The UK may not do elections on the same mammoth scale as its American cousins, but like it or not, right now we do not seem to go more than a year without one major political race or another. With a surprise general election taking place today what better time for us to take a look at some of the most memorable films about elections ever made?
This Philip K Dick inspired sci-fi B movie delivers way more than is expected from it, »
- Linda Marric
On Friday, June 2, the opening night for Patty Jenkins's Wonder Woman (starring Gal Gadot) and Jonathan Teplitzky's Churchill (with Brian Cox as Winston Churchill, Miranda Richardson as Clementine Churchill, and John Slattery as Dwight Eisenhower), Sabine Krayenbühl and Zeva Oelbaum's Letters From Baghdad with Tilda Swinton as the voice of Gertrude Bell, a real Wonder Woman, had a sold out screening, discussion and audience Q&A at the Angelika Film Center in New York.
From being confronted by Te Lawrence to being an Ottoman Empire concern, Gertrude Bell overcame a remarkable number of barriers put in front of her and she did so on her own terms. »
- Anne-Katrin Titze
Chicago – Winston Churchill, except to hardcore history buffs, is fast fading from the cultural radar. Often called the Greatest Briton Ever, the lion who led his people for so many years became a bit toothless during the greatest World War II battle ever conceived, D-Day the Sixth of June. That moment in his life, and the lives of those around him, is the subject of the magnificent new film, “Churchill.”
In the past of film history – closer to when Winston Churchill absolutely mattered to his generation – this movie might have been a major event, because of its grand psychological profile of the Prime Minister. The director Jonathan Teplitzky (of the underrated WWII film “The Railway Man”) takes the highly intelligent and thrilling script by Alex von Tunzelmann and creates a historical masterwork, even though the chains of “period movie” and “World War II” shackles the impression of rendering such subject matter today. »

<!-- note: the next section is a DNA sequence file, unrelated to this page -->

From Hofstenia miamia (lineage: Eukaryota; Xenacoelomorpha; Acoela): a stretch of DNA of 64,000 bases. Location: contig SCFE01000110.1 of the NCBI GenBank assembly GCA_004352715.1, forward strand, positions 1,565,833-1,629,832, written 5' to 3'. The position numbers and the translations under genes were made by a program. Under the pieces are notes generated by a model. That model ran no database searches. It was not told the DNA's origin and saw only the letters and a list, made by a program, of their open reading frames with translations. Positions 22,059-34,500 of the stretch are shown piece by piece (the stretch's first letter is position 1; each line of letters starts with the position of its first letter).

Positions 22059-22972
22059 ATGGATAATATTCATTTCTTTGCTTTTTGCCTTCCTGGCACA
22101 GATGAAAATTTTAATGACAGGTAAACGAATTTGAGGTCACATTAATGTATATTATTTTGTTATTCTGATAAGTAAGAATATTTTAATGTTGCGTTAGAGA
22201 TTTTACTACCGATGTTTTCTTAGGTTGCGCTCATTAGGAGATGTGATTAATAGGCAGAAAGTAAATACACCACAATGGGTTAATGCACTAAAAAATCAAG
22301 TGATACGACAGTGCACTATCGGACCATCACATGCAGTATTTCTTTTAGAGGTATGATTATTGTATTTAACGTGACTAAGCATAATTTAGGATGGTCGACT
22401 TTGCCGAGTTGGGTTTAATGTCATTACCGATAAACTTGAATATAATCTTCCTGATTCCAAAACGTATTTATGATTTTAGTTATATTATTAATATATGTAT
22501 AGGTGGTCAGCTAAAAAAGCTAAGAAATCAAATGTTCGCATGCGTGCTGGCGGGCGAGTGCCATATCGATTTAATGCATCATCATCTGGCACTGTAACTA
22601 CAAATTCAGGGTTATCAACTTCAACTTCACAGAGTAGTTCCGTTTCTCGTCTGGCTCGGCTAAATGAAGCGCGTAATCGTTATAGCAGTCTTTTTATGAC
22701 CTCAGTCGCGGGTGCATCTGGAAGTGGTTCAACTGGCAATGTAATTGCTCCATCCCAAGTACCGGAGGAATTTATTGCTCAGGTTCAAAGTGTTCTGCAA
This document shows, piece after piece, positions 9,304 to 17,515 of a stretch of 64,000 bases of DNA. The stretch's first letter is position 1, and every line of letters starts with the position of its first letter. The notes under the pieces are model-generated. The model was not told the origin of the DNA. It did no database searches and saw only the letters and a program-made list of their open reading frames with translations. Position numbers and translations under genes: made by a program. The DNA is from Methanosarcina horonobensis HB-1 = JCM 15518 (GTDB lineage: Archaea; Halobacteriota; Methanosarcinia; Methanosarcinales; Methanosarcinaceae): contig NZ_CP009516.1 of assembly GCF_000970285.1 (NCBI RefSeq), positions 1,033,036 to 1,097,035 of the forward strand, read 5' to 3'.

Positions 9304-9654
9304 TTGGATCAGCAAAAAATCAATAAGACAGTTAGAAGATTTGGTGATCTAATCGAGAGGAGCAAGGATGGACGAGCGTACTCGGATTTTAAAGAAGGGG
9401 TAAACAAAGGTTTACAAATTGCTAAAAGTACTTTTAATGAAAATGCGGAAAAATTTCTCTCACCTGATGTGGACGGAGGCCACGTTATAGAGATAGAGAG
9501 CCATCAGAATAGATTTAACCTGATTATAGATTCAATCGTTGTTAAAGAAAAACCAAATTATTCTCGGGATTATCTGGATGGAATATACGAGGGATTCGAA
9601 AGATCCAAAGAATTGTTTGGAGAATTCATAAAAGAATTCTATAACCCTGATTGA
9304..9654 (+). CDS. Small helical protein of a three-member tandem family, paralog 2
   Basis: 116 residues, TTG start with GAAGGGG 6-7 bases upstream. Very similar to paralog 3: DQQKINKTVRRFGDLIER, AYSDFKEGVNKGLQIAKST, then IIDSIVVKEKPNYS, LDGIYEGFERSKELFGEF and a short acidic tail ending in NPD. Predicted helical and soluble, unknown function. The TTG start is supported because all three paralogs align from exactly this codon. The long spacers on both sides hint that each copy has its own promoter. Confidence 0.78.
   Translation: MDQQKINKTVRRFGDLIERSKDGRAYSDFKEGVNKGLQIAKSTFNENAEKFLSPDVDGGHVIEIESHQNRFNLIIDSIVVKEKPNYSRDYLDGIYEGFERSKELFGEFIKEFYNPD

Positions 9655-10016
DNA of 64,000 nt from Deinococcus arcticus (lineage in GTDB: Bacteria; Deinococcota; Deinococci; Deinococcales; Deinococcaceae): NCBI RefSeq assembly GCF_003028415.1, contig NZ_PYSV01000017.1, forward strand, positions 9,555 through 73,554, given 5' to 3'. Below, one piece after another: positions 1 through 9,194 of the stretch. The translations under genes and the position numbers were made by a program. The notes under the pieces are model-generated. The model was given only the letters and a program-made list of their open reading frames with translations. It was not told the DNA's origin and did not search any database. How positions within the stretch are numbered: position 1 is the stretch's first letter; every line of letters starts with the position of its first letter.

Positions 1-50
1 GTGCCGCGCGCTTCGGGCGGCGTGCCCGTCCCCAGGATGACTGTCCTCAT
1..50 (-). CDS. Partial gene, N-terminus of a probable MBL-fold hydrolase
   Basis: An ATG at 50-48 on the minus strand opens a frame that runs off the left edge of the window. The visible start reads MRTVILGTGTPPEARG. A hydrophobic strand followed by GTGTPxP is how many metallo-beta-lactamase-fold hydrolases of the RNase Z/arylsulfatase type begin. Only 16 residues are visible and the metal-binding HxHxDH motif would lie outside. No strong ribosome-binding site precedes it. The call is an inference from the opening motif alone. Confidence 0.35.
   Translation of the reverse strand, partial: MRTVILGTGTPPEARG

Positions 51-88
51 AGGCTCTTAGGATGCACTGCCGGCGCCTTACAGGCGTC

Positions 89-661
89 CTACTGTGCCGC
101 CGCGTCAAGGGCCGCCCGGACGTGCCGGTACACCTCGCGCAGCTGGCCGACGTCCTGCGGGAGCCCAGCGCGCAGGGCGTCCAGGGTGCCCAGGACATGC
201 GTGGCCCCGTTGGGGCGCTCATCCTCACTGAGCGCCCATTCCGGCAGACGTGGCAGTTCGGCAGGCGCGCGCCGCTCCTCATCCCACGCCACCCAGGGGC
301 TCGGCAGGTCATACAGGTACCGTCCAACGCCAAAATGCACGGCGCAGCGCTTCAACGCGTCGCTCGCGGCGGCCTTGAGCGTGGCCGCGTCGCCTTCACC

- firstname.lastname@example.org (Adam Fendelman)
Brian Cox portrays Winston Churchill in a dramatization of the events just prior to the D-Day invasion of France by Allied forces during World War II in Churchill. Directed Jonathan Teplitzky (The Railway Man, BBC’s Indian Summers television series) from a script by historian Alex Von Tunzelmann, Churchill aims to get beneath the usual familiar image of Churchill as a gruff, cigar-chewing British bulldog to create a fuller human portrait of the man who grappled with deep depression and fears of failure while leading his country through its darkest hours.
It is an admirable aim but unfortunately the film falls far short of its goal. Led by an overheated performance by Cox, Churchill stages a last-minute attempt to stop the 1944 Normandy Invasion, gripped with fear that it would fail. Less than a week before D-Day, »
- Cate Marquis
Years of warfare have taken their toll on the old lion. Beginning one week before D-Day is set to launch in June 1944, Churchill finds the British Prime Minister (and Minister of Defence) haunted by an epic military failure during the Great War three decades before that cost many lives and scarred his psyche permanently. An early tirade in front of King George VI (James Purefoy), Allied Supreme Commander Dwight D. Eisenhower (John Slattery), and British General Bernard Montgomery (Julian Wadham) thus sets the tone for Churchill's reasoning. In his mind, history will inevitably repeat itself. Who else will protect the thousands of young British soldiers who will inevitably die in the planned invasion? He must act to prevent this atrocity! He is adamantly opposed...
[Read the whole post on screenanarchy.com...] »
Brian Cox is a marvel of an actor, and to watch him tear into the role of Winston Churchill is not to be missed. This is a version of the venerable British Prime Minister we haven't seen before – no longer the lion of British fortitude ("We will fight them on the beaches!"), but a man on the ropes. He's hobbled not just by his alcoholism and "the black dog" of depression, but by his conviction that the D-Day landing, just days away on June 6, 1944, will be a disaster.
Directed by Jonathan Teplitzky, »
In a historical biopic, nothing can shed light on a legendary figure — or, at least, knock him off his plaster-saint pedestal — quite like being depicted as a stooge, a bully, and a fool. In “Churchill,” a drama that unfolds during the 96 hours leading up to D-Day, Brian Cox plays Winston Churchill with roaring conviction, all fire and bluster and lion-of-Britain piss and vinegar. Yet for most of the film, he isn’t a valiant leader charting a course toward victory — he’s the one man standing in the way of it.
Churchill, the Prime Minister of Britain, is absolutely sure that the massive plan code-named Operation Overlord, which is set to kick off on June 6, 1944, with 250,000 Allied troops storming the beaches of Normandy, is a disaster in the making. He’s convinced that it will result not only in massive casualties, but in the Allied forces losing the war. “Churchill” is a small, »